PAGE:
IT was 2am when Sharon Osbourne was woken by the sound of a sickening thud.
Returning from the bathroom, her husband Ozzy had tripped over a rug, banged his head on the bedside table and was now “in flight” backwards.
“It was so quick and he was so sleepy that he didn’t instinctively put his hands out to break the fall,” says Sharon, frowning at the memory.
“So he then hit his head again, on the corner of our bed, which has a metal frame.
“I saw it happen but I couldn’t get to him in time.”
She knew straight away that it was serious but her worst fears were confirmed when rocker Ozzy mumbled: “Call an ambulance. I can’t move.”
His fall, in February this year, was just the start of an extremely tough time which has left the whole Osbourne family feeling “completely overwhelmed and devastated”.
Sharon says: “The first hospital we went to said he was just ‘badly bruised’ and they sent us home. I was thinking, ‘This is f***ing insane’. He couldn’t move his arms and he was in agony.
“By that time it was 3am and they’ve got all the usual drunks in there, the car accidents, people everywhere. It was dreadful and they couldn’t give a damn.”
In a state of shock, Sharon and Ozzy did as they were told and returned to their home in Beverly Hills, LA. But 70-year-old Ozzy’s condition worsened and soon he could not move the right side of his body.
So Sharon took him to a different hospital, where an MRI scan showed metal bolts, used to reconstruct his collarbone after a serious quad-bike accident in 2003, had dislodged. In addition, his spinal cord was compressed.
Sharon, 67, says: “They fixed the collarbone straight away but his spinal cord was so inflamed they had to wait a week to do an operation.
“He was in surgery for five hours and afterwards they told us it would take him a year to recover.
“It’s terrifying when you see somebody you love so incapacitated. They can’t do a thing, and you’re so engulfed with fear that you can’t think clearly. So we didn’t do any research or ask the right questions.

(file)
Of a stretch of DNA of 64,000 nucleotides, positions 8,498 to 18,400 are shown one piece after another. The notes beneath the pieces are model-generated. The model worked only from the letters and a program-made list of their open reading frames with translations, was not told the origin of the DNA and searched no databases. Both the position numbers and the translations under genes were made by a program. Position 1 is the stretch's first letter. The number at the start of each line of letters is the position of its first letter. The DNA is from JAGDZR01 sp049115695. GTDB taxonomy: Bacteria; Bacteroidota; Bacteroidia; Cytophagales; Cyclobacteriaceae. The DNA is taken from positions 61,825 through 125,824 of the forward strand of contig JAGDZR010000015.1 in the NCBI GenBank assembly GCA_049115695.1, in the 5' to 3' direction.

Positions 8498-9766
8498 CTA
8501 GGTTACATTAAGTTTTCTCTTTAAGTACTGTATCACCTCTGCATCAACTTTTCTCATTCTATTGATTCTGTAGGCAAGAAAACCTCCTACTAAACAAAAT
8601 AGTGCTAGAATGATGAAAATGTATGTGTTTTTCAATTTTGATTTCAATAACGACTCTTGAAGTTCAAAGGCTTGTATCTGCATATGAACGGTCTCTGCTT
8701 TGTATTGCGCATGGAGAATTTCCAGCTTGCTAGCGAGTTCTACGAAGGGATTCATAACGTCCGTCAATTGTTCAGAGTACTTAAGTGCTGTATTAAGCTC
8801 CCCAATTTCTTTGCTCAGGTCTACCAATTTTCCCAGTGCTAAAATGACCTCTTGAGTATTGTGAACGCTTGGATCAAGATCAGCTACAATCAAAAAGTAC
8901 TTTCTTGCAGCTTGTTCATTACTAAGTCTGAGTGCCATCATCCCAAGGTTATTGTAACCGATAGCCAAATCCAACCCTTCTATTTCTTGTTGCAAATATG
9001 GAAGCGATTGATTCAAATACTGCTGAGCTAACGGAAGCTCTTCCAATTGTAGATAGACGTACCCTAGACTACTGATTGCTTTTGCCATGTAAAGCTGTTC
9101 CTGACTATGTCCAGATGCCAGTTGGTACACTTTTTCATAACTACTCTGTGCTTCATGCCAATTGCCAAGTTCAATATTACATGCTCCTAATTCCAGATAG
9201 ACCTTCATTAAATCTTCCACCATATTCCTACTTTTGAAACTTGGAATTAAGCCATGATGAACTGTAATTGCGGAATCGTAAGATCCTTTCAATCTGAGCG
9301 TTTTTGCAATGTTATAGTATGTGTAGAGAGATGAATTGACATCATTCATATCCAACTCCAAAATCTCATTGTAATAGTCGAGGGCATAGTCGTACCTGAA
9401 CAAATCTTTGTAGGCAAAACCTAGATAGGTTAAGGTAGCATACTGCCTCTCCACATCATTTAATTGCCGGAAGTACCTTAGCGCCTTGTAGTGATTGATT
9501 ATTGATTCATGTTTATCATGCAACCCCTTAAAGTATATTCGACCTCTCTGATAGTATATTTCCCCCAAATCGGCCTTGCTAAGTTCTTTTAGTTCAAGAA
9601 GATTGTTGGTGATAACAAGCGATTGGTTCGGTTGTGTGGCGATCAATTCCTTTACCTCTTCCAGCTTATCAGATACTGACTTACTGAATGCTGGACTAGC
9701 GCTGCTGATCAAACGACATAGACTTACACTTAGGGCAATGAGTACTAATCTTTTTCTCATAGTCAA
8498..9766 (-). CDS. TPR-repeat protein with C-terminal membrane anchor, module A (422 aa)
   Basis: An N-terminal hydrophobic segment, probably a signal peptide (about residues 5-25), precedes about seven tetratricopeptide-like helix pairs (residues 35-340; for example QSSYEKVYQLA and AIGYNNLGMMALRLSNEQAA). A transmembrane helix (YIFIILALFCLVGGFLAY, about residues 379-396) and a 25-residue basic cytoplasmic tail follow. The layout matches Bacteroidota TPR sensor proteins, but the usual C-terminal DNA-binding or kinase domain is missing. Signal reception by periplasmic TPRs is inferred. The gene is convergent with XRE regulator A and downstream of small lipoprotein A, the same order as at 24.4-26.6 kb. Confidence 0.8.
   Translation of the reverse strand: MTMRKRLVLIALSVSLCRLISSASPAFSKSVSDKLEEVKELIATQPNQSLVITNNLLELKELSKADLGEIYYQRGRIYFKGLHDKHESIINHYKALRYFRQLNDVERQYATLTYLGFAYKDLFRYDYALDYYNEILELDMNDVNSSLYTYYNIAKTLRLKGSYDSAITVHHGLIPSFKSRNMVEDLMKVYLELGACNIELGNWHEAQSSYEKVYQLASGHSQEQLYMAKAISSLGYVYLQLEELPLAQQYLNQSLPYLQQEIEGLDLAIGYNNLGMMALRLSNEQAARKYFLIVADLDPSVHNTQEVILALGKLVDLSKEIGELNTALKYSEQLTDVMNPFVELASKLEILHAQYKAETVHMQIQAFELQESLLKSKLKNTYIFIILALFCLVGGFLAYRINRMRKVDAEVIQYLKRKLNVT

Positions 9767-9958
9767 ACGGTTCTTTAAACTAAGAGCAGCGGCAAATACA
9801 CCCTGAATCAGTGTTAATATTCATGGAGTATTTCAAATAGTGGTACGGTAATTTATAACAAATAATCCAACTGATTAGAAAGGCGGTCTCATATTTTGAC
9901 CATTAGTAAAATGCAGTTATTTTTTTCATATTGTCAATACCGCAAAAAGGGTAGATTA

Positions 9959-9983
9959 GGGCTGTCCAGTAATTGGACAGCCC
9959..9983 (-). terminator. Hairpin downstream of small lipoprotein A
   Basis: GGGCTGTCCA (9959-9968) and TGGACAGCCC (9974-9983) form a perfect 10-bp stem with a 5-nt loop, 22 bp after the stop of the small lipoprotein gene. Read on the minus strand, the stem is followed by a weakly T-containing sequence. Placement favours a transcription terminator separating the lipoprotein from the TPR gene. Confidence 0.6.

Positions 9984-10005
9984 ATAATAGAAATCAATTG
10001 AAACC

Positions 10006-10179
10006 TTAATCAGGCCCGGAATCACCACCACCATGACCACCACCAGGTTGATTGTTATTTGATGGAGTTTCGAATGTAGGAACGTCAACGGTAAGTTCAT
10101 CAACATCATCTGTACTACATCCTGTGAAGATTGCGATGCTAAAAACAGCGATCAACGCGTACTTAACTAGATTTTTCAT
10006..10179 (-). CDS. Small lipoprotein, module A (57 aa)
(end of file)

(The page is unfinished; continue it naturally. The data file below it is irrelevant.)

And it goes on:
“Now, certain doctors say, ‘Well, maybe he shouldn’t have had this operation and . . . ’ Oh, it’s a nightmare. Every doctor seems to have a different opinion.”
The strain of Ozzy’s accident is clear as she stops talking for a few seconds to compose herself. “Sometimes, when I look at him, that night plays frame by frame in my head like a movie,” she says quietly. “I close my eyes and I see him falling again and again.”
Ozzy was in intensive care for six weeks, then spent a further two months in hospital doing daily physio to get him walking again.
He is now back home but the accident meant his world tour — already interrupted after he had pneumonia over last Christmas and into the New Year — had to be postponed even longer.
“We are hoping to pick it up in May and finish off all the dates,” says Sharon who, as well as having her own TV career, is Ozzy’s manager. “The fans all held on to their tickets. They’ve been so loyal and under- standing.”
In the days immediately after the operation, Ozzy had intravenous pain-killers, but because of his past struggle with addictions he wanted to get off traditional medication as soon as he feasibly could.
He is now using the cannabis-based CBD oil as a natural alternative. Sharon says: “He’s doing well because he’s moaning. I know he’s good when he’s moaning.
“He’s just frustrated because he wants to be doing the tour. If he just has to stand there and sing, that’s what he’s going to do.
“He’s doing Pilates three times a week and lots of strengthening exercises — he has to because when you’re in hospital for that long your body just shrinks and rots.”
We are sitting in Sharon’s luxurious suite at Claridge’s hotel, where she is based for a quick work trip to London before rushing back to Ozzy’s side.